As a rule of thumb, you lose around 16 ounces of water through your sweat for every pound lost on the scale. You can calculate the amount of water you need to drink after your run; for example, if you lost 1.5 pounds of body weight after your run, you’ll need to drink around 24 ounces of water.
The good news is that you can eat and drink as you normally would in order to recover from most runs. However, if you went for a particularly long or difficult run or one in extremely hot or humid conditions, you should supplement your normal meal with an additional 1-2 glasses of water.
Make sure to drink whenever you feel thirsty throughout the first day after a run. You can also change out plain water for sports drinks or add sports powders to your water to help increase your electrolyte and carbohydrate levels.
Remember, the best way to recover quickly after any run is to make sure that you’re well-hydrated and keeping a stable level of electrolytes and carbohydrates in your body.
Whether you’re a newbie trying to figure out how best to hydrate while on the trails or you’re a veteran runner trying to improve their hydration game, these tips can make hydrating a bit easier:
- If you’re drinking anything besides plain water, it’s a good idea to experiment with different sports drinks or powders until you find a flavor and ingredient combo that works for you. Depending on your unique physical needs and personal fitness goals, you may need a product with different amounts of sugar or sodium, or you might like cherry over grape! Finding the right hydration product is all about trial and error.
- If you’re practicing for a particularly difficult trial run, practice your hydration strategy. Most likely, you’ll need to bring your own hydration device since you won’t find water refilling stations while out on the trail. There are several options to choose from such as wearing a hydration pack, a hydration vest, or a hydration belt. You can also carry a bottle but it can be tedious to keep it in your hands while running.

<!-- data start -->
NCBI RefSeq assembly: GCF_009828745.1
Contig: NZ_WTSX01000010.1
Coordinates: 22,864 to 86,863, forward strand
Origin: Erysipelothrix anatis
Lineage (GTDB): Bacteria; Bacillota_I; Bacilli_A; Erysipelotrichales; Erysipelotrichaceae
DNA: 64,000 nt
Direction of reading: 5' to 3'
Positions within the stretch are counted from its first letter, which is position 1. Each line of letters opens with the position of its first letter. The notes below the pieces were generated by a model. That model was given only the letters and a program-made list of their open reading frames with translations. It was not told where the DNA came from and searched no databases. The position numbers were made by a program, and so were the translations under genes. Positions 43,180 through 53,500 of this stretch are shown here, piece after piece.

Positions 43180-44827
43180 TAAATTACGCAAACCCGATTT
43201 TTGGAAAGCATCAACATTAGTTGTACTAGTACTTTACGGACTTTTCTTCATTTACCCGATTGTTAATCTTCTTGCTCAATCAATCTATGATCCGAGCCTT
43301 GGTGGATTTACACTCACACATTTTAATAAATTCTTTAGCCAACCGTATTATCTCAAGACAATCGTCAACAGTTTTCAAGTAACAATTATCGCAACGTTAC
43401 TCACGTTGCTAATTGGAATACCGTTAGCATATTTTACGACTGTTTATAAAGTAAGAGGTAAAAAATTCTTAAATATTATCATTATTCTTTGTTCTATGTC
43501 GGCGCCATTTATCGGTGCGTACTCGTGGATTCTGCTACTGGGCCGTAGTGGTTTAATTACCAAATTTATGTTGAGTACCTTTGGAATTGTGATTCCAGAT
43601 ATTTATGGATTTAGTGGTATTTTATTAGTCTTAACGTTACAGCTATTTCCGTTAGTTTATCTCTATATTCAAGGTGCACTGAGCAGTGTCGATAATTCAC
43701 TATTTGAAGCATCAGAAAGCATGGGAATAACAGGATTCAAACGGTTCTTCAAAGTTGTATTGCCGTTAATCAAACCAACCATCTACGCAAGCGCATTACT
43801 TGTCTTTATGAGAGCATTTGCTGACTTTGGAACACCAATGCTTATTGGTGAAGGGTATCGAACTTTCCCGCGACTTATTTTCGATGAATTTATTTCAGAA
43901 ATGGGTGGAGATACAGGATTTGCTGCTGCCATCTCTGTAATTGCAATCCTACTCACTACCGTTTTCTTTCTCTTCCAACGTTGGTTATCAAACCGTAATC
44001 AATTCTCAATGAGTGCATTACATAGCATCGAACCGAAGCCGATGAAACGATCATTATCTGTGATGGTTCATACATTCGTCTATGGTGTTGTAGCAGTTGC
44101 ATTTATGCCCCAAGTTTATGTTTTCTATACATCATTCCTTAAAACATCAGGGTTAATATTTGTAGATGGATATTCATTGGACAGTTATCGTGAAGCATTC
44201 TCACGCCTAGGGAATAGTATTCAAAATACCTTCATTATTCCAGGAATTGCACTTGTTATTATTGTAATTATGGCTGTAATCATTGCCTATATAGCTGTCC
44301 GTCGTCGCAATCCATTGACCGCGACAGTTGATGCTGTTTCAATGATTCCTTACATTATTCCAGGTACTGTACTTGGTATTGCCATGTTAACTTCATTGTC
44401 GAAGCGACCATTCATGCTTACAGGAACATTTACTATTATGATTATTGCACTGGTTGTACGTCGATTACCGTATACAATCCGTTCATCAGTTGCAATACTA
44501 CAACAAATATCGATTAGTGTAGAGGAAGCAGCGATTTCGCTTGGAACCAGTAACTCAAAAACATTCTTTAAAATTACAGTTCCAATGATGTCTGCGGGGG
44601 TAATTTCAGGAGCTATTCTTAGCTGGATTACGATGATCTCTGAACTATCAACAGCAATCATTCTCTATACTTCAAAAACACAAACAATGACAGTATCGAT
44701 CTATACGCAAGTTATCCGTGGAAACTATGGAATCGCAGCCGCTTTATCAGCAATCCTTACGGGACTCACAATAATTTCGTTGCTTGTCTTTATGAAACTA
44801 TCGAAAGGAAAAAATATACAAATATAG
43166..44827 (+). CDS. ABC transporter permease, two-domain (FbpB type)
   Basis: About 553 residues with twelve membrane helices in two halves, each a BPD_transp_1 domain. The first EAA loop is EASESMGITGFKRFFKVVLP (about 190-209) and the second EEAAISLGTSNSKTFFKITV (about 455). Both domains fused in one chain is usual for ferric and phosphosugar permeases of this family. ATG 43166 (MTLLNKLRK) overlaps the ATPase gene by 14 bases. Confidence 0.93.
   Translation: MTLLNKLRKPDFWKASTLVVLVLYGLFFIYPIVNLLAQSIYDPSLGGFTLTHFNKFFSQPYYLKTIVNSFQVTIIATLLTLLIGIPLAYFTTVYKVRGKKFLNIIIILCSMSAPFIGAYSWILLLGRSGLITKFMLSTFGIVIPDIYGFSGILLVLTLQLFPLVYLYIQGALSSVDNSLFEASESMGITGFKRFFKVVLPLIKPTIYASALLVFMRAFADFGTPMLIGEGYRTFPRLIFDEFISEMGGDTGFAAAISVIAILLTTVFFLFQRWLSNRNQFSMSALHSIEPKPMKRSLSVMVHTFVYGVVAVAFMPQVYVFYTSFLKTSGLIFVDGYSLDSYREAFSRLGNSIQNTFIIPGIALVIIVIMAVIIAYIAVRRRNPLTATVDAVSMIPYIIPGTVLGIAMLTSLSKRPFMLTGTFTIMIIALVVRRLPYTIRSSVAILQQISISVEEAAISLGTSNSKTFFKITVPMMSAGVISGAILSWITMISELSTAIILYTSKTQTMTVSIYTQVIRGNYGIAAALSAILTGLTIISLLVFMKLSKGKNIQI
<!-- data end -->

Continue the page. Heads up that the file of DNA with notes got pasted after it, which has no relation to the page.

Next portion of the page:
- If you don’t want to use a hydration device, there are instances when you can plot a route that allows you to loop around your car or your camp so that you can hydrate.
Water or Sports Drinks When Running?
As referenced above, water makes up most of the body, so it's really important to keep your hydration level at the right levels to ensure proper physiological functions as well as athletic performance. Whether you're a casual runner or you’re preparing for a long-distance trail, you should always be aware of how much water you’re drinking. However, this doesn’t mean that you shouldn’t consider sports drinks, powders, or other products that can help improve your hydration and electrolyte levels.
Assuming that you're only running for under an hour and conditions aren't excessively hot and sticky, you're probably fine with plain water. On the off chance that you'll run for longer than an hour or the climate is hot and humid, it’s time to consider sports powders or drinks.
There are two sorts of "sports drinks" — those with carbs and those without. Carbs give your body energy, and many scientific studies show runners who ingest sports drinks before hitting the trails show better physical performances in terms of speed and distance.
If you plan to run for over 60 minutes, aim for around an additional 50 grams of carbohydrates with your liquids each hour, after the first hour.